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Public Lab Fellows Program



While anyone may join Public Lab and take part in developing and applying Do-It-Yourself pollution monitoring techniques, the Public Lab non-profit also supports fellowships that emphasise peer production projects working on community environmental health issues. Fellowships activities can include:

  • Researching and publishing on methods for accessible community science monitoring techniques.
  • Developing, incubating and distributing hardware and software research tools (and associated methodology) that are low cost, easy to use, and modifiable.
  • Collectively applying these tools in research and monitoring projects in particular locales.
  • Advocating for community identified goals and objectives by sharing the resulting data and knowledge with peers, regulatory agencies, press and other stakeholders.

Current fellows include:

Past Fellows:

  • Ann Chen: DIY Oil Testing Narratives
  • Matej Vakula: Oil Sheen Testing Fellowship
  • Sreyantha Chary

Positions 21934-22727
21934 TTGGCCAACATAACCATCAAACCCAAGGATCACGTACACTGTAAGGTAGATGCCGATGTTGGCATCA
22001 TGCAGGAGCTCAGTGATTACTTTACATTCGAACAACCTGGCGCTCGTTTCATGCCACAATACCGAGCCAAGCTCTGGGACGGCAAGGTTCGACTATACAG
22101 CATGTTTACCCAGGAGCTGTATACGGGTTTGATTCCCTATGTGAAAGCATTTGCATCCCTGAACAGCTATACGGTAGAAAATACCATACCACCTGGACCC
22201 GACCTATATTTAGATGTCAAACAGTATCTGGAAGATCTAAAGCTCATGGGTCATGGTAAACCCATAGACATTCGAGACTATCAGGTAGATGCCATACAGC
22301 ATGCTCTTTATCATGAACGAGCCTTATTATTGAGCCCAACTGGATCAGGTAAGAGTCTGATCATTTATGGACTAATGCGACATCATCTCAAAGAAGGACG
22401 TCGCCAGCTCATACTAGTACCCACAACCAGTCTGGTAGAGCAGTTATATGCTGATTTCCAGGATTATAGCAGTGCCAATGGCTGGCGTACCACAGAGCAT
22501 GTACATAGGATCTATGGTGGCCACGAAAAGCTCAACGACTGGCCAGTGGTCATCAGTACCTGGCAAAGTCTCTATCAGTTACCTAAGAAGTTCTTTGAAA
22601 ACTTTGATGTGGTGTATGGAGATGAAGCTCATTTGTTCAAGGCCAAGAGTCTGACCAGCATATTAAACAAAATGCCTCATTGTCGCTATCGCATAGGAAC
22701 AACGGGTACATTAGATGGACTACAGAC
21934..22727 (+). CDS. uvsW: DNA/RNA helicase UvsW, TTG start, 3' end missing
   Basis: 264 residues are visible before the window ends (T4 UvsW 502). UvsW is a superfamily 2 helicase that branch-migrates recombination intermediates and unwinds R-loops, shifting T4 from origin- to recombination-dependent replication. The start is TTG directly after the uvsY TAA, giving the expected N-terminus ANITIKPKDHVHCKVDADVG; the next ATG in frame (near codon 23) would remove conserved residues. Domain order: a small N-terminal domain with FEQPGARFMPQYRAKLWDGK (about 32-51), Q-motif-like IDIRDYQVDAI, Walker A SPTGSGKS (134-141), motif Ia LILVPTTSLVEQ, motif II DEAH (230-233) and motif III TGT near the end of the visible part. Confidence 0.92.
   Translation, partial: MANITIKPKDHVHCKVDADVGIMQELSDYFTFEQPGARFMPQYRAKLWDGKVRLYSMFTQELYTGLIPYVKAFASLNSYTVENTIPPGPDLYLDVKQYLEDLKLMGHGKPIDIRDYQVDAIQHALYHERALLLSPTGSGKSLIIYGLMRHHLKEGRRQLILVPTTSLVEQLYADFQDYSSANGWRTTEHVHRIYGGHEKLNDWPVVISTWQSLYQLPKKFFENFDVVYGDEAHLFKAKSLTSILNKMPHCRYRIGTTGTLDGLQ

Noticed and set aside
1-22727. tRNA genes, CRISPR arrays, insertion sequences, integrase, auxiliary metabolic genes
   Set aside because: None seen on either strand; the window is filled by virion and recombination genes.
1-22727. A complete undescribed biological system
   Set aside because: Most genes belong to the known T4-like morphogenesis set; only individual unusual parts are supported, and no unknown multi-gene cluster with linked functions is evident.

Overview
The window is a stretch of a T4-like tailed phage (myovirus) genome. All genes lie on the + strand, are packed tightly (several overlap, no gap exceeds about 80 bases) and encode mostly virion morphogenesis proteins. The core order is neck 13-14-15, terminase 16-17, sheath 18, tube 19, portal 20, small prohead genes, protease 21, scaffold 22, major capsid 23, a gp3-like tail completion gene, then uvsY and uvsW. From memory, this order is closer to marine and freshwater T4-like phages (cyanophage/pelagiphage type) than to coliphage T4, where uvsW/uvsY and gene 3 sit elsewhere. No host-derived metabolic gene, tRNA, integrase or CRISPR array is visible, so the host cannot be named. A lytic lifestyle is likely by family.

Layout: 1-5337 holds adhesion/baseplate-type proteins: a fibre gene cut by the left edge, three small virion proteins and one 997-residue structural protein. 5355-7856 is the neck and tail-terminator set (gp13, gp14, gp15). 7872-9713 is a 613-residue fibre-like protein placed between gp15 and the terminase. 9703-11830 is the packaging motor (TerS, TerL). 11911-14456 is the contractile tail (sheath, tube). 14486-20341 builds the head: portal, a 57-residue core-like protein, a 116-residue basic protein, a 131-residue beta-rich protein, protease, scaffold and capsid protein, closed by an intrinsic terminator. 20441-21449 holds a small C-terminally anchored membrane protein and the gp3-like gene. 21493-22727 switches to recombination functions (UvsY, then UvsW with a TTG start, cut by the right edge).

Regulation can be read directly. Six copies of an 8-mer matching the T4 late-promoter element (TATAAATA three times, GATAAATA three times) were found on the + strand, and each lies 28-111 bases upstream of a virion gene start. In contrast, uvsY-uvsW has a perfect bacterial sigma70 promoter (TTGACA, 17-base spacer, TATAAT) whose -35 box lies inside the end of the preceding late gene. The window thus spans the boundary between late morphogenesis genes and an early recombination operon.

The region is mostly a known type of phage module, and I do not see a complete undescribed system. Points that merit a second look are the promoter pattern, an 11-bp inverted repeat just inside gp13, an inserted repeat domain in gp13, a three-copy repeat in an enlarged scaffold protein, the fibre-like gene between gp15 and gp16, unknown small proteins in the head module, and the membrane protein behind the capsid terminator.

Fellowship: Spectral Workbench macros and recipies
    May 20-August 20, 2015, By providing a “Recipes” platform for authoring and sharing step-by-step methods and protocols for specific spectrometric tests, from sample collection to preparation, scanning, and comparison, Chary will pilot the idea of stepwise methodological scaffolding and skill-sharing with potential application across Public Lab tools.
  • Yagiz Sutcu
    Fellowship: Public Lab beta Oil Testing Kit
    July 13-October 13, 2015, Yagiz will focus on the evaluation of the Oil Testing Kit capabilities to determine the accuracy with which the prototype Oil Testing Kit spectrometer can measure oil reference materials, and to conduct and synthesize results from a multi-user beta-testing program. For the beta-testing program, he will develop and refine written methods for users to analyze samples and assess uploaded user spectra for accuracy and precision.
  • Don Blair, Open Water Fellow, http://publiclab.org/profile/donblair

Public Lab is open for anyone and will always be free. By signing up you'll joined a diverse group of community researchers and tapped into a lot of grassroots expertise.

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